With sun-bronzed skin and a playful smile, Stan Smith gives a paternal kiss to the shoe that he made famous — or that some would say made him even more famous.
“That’s a first. I’ve never done that one before,” Smith said during a spirited photo shoot at Footwear News’ studio last month. “It’s like my baby.”
That could be the understatement of the year, if not the last 45 years, which is how long it’s been since Smith’s name was first etched onto the Adidas shoe.
For Smith, 70, the simple white leather sneaker with a colorful heel and perforated sides has made him more of a household name than the game of tennis ever did, despite having once been the best American player and winner of the 1971 U.S. Open and 1972 Wimbledon tournaments.
The Adidas silhouette, created by Horst Dassler, the son of company founder Adi, debuted in 1965 as the first leather tennis shoe and had French pro Robert Haillet’s name on it. But when the German company aimed for a stronger U.S. presence, it turned to Smith.
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The athletic label signed him to his first five-year deal, planted his face on the shoe’s tongue and left Haillet’s autograph on the side. By 1978, Smith had it all to himself. (His current endorsement deal ends in 2018. He and longtime agent Donald Dell are in negotiations with Adidas to renew.)
“The autograph was interesting because I was signing my name in the early ’70s when a girl I was dating thought it was boring and suggested I use just an S,” said Smith. “I thought that was original. Then I got married, and it felt funny to use the S, so I started signing ‘Stan Smith’ again.”
Since then, the shoe’s look hasn’t changed much, except for a higher heel that adds Achilles support and a loop up front to keep the tongue from sliding. What has changed, though, is the fan base.
In the early 2000s, the style’s sleek, clean looks and affordable prices caught on with the fashion crowd. It also didn’t hurt that Jay-Z rapped about Stan Smiths in 2001, and then in 2013, Gisele Bundchen posed nude in them for Vogue.
“The shoe is timeless. The styling is quite simple but very distinctive. It’s a recognizable shoe, and people gravitate to it because of its simplicity,” said Matt Powell, sports industry analyst at The NPD Group Inc. “This is a shoe for everyone. It was originally a performance shoe, but most people didn’t wear it for its intended purpose. It’s an asexual, gender-free shoe that also appeals to both young and old.”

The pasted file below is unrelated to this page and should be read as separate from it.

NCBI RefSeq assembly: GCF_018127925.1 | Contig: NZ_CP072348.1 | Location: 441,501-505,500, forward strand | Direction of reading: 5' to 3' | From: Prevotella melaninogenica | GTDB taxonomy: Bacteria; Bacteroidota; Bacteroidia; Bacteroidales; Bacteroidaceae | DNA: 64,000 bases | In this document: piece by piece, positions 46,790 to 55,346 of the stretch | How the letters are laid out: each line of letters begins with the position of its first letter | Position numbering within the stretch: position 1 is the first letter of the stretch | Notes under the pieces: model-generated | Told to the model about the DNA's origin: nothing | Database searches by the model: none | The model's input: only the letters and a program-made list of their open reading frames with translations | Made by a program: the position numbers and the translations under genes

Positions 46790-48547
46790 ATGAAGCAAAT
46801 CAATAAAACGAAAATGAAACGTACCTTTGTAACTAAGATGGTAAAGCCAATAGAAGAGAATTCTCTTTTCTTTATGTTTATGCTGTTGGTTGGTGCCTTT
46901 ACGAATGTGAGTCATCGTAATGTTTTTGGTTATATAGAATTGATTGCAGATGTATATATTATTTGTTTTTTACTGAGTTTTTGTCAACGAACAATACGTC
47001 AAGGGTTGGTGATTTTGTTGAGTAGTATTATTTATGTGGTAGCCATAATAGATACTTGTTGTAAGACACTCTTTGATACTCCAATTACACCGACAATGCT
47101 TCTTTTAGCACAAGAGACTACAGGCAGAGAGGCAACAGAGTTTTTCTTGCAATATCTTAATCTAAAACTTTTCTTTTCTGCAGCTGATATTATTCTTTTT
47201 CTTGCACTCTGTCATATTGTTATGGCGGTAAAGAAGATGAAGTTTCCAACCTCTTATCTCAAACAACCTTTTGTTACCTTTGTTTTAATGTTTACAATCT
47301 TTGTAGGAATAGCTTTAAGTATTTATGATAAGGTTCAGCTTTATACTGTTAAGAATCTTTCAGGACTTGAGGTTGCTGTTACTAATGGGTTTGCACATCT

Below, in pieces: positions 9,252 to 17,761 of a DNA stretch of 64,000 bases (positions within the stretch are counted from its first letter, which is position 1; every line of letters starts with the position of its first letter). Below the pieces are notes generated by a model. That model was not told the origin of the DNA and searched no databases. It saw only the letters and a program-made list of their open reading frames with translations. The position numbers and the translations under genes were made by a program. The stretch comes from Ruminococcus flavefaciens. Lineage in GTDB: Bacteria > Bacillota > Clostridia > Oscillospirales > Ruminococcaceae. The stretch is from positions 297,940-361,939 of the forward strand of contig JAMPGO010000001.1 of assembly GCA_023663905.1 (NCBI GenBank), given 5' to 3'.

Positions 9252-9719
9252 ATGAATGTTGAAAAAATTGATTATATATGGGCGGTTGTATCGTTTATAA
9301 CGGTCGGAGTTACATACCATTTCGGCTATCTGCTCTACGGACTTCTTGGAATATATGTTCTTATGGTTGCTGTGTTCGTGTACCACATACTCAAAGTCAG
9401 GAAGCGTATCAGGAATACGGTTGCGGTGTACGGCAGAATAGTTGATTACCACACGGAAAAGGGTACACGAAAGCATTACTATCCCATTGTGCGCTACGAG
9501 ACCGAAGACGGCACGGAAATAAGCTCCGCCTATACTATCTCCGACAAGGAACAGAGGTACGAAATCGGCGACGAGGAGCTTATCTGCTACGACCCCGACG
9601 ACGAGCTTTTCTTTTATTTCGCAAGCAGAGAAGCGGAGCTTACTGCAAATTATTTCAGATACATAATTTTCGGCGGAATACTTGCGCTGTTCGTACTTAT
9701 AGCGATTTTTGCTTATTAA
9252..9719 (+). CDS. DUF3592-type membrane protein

What’s more, Adidas has handled this asset masterfully. The company took the shoe off the market in 2012 — Smith wasn’t happy with that decision at the time — largely because the style was showing up in discount bins. Within two years, Adidas executives relaunched it with savvier marketing, new colors and materials, and cool collaborations with the likes of Pharrell.
“The shoe serves as the perfect billboard space for all kinds of different textures and to message things,” said the music star.
“In addition to being iconic, Adidas has done a good job of pulsing it in and out of the market appropriately,” said Dick Johnson, chairman, president and CEO of Foot Locker Inc. “The shoe has been incredibly hot, and they’ve been able to consistently introduce it to a new generation of sneaker lovers. Whenever there’s a new iteration, they get the past consumers who loved it and new people. They have the ability to sell to men and women, and have a multigenerational impact.”
For Smith, his gig with Adidas is just one facet of a busy so-called retirement. In addition to making dozens of personal appearances for the athletic brand, the grandfather of 12 also serves as president of the International Tennis Hall of Fame, runs a tennis academy with Billy Stearns in Hilton Head, S.C., and has his own corporate events business.
The tennis legend told FN that much of his good fortune comes from lucky timing, but he is optimistic that even more positive things will come from his work with Adidas.
“The shoe is widely bought around the world, and my hope is that it could be looked at as a unifying factor, a commonality of people around the world,” Smith said. “People are more alike than they are different. If everyone could realize that, ultimately we could get more people to be peaceful toward different cultures, backgrounds, languages.”
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